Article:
Silas Crews

In Beirut, Ahmad and other Syrian refugees buy groceries with vouchers provided through an MCC project.

One of the things Om Mohammed* (a nickname, real name is being withheld for her security) enjoys about food vouchers is that she gets to decide for herself what items to purchase when in the grocery store. Om Mohammed is a Palestinian refugee who had been living in Syria until fleeing the country in 2013, fearing for her children’s safety. She now shares an apartment in Tyr, Lebanon with her mother and her three children - two boys and a girl. Her husband was killed in the conflict, leaving her to care for her three children on her own.

Life in Tyr is safer, but caring for three children is expensive.

Although she does get a small cash allowance from the United Nations Relief and Works Agency (UNRWA), and they cover her children’s school fees as well, between the costs of rent, school books, transportation to the school, and hygiene products, Om Mohammed’s savings are running out.

That’s where the food voucher program comes in. The program is run by MCC partner Popular Aid for Relief and Development, with support from MCC and funding from Canadian Foodgrains Bank.

MCC service worker Magdalene Goble stamps food vouchers for refugee and vulnerable Lebanese families in Tyr, Lebanon as part of an MCC food assistance program. 


Because of the vouchers, Om Mohammed is able to purchase things like rice, yogurt, milk, cheese, and eggs, and not just the bread and cheap vegetables she was buying with the small allowance from the UNRWA before becoming part of the voucher program. Being able to buy those other items has meant her children have access to foods rich in protein and in calcium, both important nutrients, particularly for children. 

In addition to Om Mohammed, the food voucher program provides support to over 5,000 Syrian refugees and Palestinian refugees from Syria, who have fled the war in their home country. Some refugees are living with host families who are poor themselves; the sudden influx of refugee families has increased living costs (especially rents) for all, and increased competition for jobs. Because of this, the program serves 400 needy people in the host community through food vouchers in an effort to relieve the burden and reduce tensions caused by the massive influx of refugees. Additionally, the program includes MCC-supported trainings in peacebuilding, disaster response, and trauma healing to help community and church leaders address conflict that can lead to violence.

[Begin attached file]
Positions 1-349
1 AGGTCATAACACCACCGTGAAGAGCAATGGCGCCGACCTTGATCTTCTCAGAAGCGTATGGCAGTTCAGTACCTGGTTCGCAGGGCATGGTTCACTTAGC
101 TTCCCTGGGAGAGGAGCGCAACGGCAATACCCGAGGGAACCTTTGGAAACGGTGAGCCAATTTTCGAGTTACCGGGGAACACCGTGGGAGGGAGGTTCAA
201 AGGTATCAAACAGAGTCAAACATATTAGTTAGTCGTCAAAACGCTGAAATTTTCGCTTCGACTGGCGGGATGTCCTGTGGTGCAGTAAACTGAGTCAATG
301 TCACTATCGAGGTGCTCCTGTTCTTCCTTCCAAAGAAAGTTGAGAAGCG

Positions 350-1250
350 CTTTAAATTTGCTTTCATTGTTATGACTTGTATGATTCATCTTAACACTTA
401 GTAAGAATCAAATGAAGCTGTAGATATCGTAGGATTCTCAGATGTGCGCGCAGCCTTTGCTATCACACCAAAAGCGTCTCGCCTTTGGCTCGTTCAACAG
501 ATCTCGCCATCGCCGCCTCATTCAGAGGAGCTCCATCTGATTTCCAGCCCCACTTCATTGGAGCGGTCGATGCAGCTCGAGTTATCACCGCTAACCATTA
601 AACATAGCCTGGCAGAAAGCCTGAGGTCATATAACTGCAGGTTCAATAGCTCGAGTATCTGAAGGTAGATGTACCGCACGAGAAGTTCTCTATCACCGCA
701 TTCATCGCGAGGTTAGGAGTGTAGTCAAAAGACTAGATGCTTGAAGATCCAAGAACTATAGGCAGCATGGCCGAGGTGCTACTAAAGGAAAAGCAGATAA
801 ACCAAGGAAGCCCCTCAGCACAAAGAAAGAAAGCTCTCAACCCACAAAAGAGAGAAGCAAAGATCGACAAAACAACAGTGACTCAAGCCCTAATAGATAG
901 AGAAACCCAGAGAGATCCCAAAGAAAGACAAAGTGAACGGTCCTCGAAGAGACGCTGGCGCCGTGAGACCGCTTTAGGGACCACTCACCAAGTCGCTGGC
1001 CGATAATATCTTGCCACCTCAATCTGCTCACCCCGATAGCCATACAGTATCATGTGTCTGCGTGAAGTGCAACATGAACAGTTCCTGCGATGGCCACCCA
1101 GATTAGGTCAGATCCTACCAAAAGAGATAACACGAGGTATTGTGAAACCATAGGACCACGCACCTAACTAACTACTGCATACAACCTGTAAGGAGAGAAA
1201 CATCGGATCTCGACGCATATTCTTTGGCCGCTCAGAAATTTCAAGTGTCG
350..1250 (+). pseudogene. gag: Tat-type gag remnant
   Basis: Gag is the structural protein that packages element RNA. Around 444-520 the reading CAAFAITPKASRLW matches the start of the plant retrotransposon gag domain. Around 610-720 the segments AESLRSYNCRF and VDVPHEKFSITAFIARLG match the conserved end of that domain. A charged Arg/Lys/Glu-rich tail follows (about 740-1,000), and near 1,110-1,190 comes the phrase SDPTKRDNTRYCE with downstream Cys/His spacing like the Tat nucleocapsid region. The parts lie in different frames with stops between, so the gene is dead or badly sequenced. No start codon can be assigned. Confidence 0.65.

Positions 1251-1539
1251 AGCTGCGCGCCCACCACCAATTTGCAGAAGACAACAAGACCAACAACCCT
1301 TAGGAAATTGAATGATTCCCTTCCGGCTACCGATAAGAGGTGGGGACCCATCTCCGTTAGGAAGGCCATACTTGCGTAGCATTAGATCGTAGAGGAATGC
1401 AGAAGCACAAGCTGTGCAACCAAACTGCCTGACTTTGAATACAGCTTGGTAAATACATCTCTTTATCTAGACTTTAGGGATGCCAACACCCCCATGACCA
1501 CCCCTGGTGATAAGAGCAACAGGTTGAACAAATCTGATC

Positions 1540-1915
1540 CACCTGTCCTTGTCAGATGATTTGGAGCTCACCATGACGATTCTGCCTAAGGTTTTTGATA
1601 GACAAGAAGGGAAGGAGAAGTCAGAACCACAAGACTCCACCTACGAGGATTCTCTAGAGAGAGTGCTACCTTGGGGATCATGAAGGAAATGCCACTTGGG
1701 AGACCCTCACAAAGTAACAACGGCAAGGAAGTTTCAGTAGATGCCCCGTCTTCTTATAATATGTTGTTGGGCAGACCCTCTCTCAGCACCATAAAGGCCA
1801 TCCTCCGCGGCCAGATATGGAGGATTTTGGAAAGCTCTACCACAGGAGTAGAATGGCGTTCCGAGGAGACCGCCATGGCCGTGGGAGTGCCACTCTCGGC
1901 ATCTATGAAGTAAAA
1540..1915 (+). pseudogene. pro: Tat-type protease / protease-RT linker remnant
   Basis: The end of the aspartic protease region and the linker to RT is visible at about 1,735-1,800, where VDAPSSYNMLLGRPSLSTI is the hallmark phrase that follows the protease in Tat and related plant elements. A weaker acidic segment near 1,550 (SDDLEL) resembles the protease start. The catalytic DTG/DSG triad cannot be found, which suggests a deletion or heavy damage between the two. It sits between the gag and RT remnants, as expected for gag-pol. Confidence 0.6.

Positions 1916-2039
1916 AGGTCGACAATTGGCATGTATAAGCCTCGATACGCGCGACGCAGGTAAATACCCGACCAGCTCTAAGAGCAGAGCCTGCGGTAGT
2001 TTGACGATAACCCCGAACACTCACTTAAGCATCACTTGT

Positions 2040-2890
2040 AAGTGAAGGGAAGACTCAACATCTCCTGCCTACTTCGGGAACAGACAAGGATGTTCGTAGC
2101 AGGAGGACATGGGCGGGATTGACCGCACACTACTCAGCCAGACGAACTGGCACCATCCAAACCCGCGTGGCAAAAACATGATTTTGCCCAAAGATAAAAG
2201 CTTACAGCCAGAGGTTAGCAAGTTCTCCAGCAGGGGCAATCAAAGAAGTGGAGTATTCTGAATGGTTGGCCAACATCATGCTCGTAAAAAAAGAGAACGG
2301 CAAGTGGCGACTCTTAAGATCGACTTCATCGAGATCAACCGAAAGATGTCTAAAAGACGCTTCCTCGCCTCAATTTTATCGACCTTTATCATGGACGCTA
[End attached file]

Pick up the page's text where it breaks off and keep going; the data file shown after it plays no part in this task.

Since the war began, MCC has allocated over $29.6 million to help meet needs of those in Syria, Lebanon, Iraq, and Jordan who have been impacted by the conflict in the region. That funding, over half of which comes from CFGB, has gone towards many projects, including support for food, shelter, peacebuilding. and trauma healing efforts. In addition, MCC is working with congregations in Canada to resettle eligible refugees from Middle Eastern countries experiencing conflict and urging lawmakers in the U.S. to work for peace. With millions of people forced from home by violence in Syria (and Iraq), MCC and our long-term partner organizations and churches are at work, helping meet urgent needs and building tools for peace and healing.  


Talina Matthies is an MCC SALT participant in Beirut, Lebanon.